Viral, direct marketing is nothing new, but for the music business and musicians, putting more and more of their work out onto the Internet, it's different. Madonna is selling her latest single, "American Life", available for download with a $1.49 payment via Paypal. Simply Red has released their eighth album, HOME, on their own label, simplyred.com, including lyrics and samples of the music. They apparently hope to make 300-400 percent higher returns than on standard record company contracts. Mick Hucknell refered to these contracts as "immoral" in a series of articles at FT.com about the music business and ditching the major labels. These marketing scenarios turn old models upside down, and while this isn't really new for the audience, who've downloaded directly for years, it is new from the business end. Madonna is doing this through her label, Warner Bros., but Simply Red is on their own. While Simply Red may be the game to watch these days, there are some other smaller artists out there giving this a try, like Eleni Mitchell. But the theory is that having an established fan base and quality music are the only way to make the direct model succeed.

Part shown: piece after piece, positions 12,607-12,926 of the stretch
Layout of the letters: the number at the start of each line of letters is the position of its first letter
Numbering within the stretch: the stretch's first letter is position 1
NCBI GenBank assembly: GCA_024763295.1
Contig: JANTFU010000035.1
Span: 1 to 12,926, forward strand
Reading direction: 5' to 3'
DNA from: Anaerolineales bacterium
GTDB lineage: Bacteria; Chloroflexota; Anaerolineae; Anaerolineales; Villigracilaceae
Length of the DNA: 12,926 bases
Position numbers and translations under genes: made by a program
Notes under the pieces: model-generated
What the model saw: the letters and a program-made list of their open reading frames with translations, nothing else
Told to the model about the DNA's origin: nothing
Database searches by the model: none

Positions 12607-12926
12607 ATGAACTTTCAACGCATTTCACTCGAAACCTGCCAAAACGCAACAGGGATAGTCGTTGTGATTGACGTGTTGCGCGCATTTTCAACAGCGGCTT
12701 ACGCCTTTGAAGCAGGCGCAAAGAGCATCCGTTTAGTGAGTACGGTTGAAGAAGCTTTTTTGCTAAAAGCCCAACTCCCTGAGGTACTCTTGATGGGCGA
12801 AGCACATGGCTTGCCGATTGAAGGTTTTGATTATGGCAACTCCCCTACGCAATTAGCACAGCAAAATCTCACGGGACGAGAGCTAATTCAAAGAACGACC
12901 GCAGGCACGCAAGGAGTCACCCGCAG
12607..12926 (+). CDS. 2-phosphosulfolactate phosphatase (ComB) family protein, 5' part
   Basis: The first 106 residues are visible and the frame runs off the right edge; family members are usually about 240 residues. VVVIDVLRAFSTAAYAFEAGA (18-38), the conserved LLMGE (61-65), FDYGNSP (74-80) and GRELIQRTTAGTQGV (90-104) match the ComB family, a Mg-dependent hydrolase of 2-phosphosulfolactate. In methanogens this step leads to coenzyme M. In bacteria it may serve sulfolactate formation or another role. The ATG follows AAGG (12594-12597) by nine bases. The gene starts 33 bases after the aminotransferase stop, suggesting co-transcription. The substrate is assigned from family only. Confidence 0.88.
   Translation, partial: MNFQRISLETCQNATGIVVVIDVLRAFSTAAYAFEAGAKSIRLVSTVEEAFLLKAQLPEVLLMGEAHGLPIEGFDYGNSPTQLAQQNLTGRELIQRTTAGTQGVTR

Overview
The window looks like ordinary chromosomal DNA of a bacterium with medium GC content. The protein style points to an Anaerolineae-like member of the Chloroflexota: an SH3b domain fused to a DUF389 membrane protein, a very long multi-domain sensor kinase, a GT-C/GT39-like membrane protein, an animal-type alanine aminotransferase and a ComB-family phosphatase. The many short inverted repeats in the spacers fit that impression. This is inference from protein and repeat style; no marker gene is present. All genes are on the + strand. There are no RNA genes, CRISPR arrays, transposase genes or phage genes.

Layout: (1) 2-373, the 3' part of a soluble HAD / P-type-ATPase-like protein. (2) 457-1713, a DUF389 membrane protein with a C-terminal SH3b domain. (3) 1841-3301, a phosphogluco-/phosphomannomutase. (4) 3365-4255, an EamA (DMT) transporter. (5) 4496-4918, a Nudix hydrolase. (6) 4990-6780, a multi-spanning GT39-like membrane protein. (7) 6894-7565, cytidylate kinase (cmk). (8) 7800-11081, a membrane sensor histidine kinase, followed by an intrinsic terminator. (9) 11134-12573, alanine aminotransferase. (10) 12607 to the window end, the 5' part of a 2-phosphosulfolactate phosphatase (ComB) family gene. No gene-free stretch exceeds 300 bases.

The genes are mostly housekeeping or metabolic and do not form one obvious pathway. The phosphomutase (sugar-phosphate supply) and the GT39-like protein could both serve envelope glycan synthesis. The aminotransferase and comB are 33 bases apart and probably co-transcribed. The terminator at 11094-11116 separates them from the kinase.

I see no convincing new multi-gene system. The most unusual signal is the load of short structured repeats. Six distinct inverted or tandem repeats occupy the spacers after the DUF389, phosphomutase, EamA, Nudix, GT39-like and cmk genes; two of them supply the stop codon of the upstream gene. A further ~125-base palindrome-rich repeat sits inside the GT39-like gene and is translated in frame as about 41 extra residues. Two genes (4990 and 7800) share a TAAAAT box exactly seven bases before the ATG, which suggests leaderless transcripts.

Hucknell says he will never go back: "No, this is how I will make records for the rest of my career," he insists. "There's not a chance I'd go back to a major -- not a chance. I'll do distribution deals with people, but nothing beyond that."
On the other hand, Max Hole, at Universal, where he has licensed the Simply Red album for some territories, says that, "It's an option for a successful financially secure artist, but it's risky and expensive. At least with a major you are going to be paid. Generally, artists are better off with a major."Posted by Mary Hodder at March 26, 2003 09:01 AM